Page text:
Weekend woes as BMW cuts 850 Mini staff

BMW is laying off 850 very angry weekend agency staff, as it cuts production at its Oxfordshire plant.

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Last Updated: 06 Nov 2012

BMW said today that it’s going to churn out fewer Minis at its Cowley plant, in response to slumping car sales around the world. This means that the 850 agency staff who work there at the weekends suddenly find themselves out on their ear, as BMW scale back to a five-day operating week. Since Mini was supposed to be one of the few car brands doing relatively well in the downturn, this has come as a nasty shock for the UK industry – and the unions are hopping mad that BMW has gone for the soft target of agency workers...

The global car industry is clearly having a torrid time at the moment, but the iconic British (ish) Mini had appeared to be more resilient than most. Last month, BMW reported that global sales were up 4% in 2008, including a jump of more than 25% in the US. But this year has been much slower, and the German company said today that ‘while Mini has been weathering the economic downturn, it is not immune from the challenges of the current situation’. So it’s decided to switch to two-day shifts and halt all weekend production for the foreseeable future.

Although the cuts will only kick in on March 2, BMW is closing down the factory this week to save costs – so the 850 weekend workers who discovered their fate yesterday won’t be coming back. And not surprisingly, they were pretty miffed about being effectively sacked with one hour’s notice, and little prospect of any kind of compensation. According to union leaders, there were angry scenes when the news was announced, with bosses being booed and pelted with fruit – understandable, although it probably didn’t do wonders for their chances of being offered alternative roles in the future.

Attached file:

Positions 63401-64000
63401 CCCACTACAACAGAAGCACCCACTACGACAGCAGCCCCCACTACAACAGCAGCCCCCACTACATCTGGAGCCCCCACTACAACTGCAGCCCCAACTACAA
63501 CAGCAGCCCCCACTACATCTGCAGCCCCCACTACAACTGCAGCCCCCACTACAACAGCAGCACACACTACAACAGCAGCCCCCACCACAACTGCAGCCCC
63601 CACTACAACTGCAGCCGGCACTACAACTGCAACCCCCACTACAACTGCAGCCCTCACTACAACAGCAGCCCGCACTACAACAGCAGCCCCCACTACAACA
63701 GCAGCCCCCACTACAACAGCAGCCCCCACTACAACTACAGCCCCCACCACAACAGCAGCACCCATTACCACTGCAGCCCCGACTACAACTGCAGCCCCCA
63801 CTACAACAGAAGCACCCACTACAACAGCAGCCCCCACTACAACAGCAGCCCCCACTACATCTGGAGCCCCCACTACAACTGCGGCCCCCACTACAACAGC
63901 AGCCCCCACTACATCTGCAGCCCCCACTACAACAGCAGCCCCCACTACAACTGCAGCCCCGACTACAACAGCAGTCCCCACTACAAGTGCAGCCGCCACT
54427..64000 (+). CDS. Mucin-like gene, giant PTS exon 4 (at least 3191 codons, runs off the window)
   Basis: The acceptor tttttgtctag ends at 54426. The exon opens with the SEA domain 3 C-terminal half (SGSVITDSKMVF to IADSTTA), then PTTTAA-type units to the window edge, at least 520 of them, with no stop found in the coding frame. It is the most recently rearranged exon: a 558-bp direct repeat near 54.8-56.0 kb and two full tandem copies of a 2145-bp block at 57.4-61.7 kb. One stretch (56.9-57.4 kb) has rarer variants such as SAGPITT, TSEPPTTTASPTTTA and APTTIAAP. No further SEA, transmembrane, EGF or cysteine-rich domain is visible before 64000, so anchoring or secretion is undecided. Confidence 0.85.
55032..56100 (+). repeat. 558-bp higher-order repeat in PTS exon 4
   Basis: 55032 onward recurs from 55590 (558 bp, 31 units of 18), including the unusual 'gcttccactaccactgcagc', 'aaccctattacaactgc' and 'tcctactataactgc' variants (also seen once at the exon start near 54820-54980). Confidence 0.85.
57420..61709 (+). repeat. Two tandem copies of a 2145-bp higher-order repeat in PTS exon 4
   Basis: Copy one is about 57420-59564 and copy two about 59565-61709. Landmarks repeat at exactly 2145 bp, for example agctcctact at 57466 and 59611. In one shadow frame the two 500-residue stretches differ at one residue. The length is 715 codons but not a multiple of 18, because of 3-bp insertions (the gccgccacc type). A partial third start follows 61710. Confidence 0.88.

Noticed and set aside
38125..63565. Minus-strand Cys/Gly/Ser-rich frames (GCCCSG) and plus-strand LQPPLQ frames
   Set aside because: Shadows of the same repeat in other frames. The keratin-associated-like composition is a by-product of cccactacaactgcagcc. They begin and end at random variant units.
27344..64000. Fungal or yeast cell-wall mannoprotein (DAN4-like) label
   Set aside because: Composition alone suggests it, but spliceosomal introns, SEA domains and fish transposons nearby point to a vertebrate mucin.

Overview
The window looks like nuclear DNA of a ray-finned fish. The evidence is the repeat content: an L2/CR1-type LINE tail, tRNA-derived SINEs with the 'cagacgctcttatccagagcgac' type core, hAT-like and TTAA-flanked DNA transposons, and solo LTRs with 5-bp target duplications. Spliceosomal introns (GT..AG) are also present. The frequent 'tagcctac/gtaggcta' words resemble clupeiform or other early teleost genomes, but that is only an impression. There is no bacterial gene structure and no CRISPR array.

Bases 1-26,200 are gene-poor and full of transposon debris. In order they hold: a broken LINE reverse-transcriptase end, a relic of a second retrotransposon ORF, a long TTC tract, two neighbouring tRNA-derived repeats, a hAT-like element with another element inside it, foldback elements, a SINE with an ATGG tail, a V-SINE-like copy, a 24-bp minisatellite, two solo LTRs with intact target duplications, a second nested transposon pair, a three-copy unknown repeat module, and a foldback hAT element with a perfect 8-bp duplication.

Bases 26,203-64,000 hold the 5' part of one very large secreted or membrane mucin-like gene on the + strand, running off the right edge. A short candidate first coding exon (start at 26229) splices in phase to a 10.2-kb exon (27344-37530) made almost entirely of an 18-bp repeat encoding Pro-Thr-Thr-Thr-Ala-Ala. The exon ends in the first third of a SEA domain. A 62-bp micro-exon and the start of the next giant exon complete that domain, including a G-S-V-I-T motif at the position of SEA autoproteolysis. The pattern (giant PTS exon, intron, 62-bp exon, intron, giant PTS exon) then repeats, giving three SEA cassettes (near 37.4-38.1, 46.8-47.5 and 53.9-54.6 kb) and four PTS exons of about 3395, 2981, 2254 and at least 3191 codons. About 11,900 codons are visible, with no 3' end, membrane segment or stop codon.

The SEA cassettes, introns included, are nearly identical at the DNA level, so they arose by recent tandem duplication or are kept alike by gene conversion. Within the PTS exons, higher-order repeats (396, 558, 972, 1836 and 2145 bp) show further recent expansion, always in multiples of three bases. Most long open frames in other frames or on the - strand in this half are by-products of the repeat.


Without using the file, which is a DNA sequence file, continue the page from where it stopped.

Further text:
Unions accused BMW of taking an unnecessarily drastic approach. ‘Sacking an entire shift like this, and targeting agency workers who have no rights to redundancy pay, is blatant opportunism on BMW’s part and nothing short of scandalous,’ said Unite joint general secretary Tony Woodley, pointing out that it would never have attempted this in its homeland (not least because it’s illegal).

The only plus point is that BMW apparently has ‘no current plans’ to axe any of its 4,300 permanent staff – those who normally work weekends will be redeployed to other shifts, and some ‘surplus’ staff in its Swindon plant will be offered jobs at Cowley. Small mercies, and all that...


In today's bulletin:
Weekend woes as BMW cuts 850 Mini staff
Lloyds hammered again amid nationalisation fears
KFC to create 9,000 jobs
NEDs getting more bread
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